Sweep of Stars by Maurice Broaddus
My rating: 4 of 5 stars
This is a solar-system-spanning space opera that is centered on African culture, mythology and experience, and as such it is a breath of fresh air. It opens a century from now, when the Muungano Empire has spread from the Dreaming City on the moon, to the Bronzeville settlement on Mars, to Saturn's moon Titan and the asteroid belt. Some people may say it resembles James S.A. Corey's The Expanse, but that would be a superficial comparison. For one thing, there's no alien protomolecule (though there is an artificial wormhole) and for another, the focus on the Black experience lends this book an edge that is lacking in the Corey series.
There's a fairly large cast of characters, but each chapter is clearly labeled with the featured character and that character's location and the various storylines are easy to follow. There's also some interesting work done with the characters' points of view: for example, one character, Amachi Adisa, whose chapters open and close the book, is told with the second-person POA; another, Wachiru Adisa, is told in first person plural (which took a little getting used to). More standard third person and first person singular POVs adorn the other chapters. This actually helped me in getting into the characters' heads and differentiating their voices.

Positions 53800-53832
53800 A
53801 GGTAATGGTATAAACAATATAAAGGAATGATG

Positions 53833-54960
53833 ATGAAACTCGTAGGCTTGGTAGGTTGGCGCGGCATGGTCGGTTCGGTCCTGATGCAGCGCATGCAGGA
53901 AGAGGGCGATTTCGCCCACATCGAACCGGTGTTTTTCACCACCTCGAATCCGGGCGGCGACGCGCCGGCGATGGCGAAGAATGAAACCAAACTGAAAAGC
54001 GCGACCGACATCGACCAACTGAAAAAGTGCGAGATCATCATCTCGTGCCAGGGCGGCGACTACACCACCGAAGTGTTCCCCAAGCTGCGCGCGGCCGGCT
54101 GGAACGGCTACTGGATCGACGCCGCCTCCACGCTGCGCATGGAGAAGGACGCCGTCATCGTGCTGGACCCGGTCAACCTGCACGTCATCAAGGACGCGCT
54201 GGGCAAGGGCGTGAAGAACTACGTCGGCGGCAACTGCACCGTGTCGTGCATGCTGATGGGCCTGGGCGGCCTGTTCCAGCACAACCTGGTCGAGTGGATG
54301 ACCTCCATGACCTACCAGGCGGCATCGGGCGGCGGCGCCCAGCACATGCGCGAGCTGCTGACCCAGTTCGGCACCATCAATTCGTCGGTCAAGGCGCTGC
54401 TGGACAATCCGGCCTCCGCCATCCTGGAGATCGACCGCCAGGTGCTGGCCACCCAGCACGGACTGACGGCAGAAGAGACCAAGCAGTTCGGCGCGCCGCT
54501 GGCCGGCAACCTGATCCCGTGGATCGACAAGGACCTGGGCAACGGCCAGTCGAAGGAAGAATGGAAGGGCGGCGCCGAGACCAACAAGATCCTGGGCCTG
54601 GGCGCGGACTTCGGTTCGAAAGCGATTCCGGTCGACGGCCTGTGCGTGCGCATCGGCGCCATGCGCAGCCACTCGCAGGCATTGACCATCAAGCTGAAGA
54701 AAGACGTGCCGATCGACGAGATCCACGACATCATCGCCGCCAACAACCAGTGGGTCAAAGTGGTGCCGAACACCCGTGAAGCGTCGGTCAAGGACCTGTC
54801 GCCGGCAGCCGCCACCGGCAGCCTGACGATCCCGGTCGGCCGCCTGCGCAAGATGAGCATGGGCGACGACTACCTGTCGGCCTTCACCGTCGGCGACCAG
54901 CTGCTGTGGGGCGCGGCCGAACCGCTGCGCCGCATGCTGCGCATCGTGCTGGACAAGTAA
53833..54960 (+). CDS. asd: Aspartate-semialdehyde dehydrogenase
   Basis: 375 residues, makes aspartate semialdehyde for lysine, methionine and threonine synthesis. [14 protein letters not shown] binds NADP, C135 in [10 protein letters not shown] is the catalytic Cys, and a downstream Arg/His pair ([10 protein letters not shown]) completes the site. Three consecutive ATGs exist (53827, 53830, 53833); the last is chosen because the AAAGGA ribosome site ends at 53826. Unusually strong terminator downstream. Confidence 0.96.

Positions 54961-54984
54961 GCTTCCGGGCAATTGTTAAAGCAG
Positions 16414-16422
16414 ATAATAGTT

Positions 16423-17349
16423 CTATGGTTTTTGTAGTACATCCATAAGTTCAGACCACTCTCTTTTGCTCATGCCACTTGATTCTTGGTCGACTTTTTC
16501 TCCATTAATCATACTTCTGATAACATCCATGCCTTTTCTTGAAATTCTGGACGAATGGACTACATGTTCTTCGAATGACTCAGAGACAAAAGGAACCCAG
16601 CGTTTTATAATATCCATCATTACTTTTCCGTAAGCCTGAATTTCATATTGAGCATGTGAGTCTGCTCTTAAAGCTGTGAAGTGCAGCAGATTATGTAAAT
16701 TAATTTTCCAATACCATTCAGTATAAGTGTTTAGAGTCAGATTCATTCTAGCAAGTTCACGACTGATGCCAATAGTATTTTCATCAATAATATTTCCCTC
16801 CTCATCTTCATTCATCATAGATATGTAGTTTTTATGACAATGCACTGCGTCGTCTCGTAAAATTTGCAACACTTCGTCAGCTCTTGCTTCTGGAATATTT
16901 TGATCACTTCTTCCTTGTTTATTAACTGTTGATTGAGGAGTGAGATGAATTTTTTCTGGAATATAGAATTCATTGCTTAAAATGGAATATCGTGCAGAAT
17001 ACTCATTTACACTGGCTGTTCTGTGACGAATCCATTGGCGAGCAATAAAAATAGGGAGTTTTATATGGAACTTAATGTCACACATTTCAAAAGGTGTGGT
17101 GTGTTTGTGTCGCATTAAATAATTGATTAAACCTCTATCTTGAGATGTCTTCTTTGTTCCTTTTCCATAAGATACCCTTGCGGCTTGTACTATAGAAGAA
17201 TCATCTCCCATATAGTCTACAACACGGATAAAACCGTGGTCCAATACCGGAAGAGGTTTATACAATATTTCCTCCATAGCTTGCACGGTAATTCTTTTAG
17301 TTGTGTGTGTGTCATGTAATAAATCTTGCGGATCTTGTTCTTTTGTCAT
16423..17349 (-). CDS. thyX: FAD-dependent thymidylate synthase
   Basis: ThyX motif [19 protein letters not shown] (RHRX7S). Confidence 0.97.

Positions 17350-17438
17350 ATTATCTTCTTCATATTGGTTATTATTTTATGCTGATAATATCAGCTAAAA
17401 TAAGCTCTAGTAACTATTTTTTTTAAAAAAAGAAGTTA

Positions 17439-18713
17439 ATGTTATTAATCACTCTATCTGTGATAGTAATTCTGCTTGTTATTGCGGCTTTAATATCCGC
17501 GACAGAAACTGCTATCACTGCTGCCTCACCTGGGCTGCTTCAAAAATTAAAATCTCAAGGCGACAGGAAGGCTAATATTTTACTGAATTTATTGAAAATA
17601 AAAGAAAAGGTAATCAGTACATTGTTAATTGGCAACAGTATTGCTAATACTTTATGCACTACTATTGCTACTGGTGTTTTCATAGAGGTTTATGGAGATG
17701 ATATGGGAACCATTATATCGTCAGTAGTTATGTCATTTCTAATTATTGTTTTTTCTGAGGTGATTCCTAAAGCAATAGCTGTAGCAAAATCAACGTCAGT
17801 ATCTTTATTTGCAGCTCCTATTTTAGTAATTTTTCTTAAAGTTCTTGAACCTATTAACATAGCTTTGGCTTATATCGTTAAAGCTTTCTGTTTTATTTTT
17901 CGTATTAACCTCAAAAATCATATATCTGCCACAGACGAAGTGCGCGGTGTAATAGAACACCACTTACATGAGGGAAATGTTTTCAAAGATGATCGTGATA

The only knock I have against this book is that the stated timeline, with the most important events happening this century, seems a bit...far-fetched, to say the least. I would say at least a hundred years needs to be added to every incident to make it feel more realistic. For instance, the author has "ecological collapse on Earth and climate terraforming" taking place in 2030, and really, the chance of that happening is nil. At least the "climate terraforming" part, although sadly the "ecological collapse" is already in our sights. But I very much doubt the outcome will be anything close to this book, Elon Musk's prattling about Mars notwithstanding.
Still, this is an absorbing, worthwhile read, and a gratifying one, in that it challenges the boundaries of the genre. It's the first in a trilogy, and I will definitely be seeking out the other books in the series.
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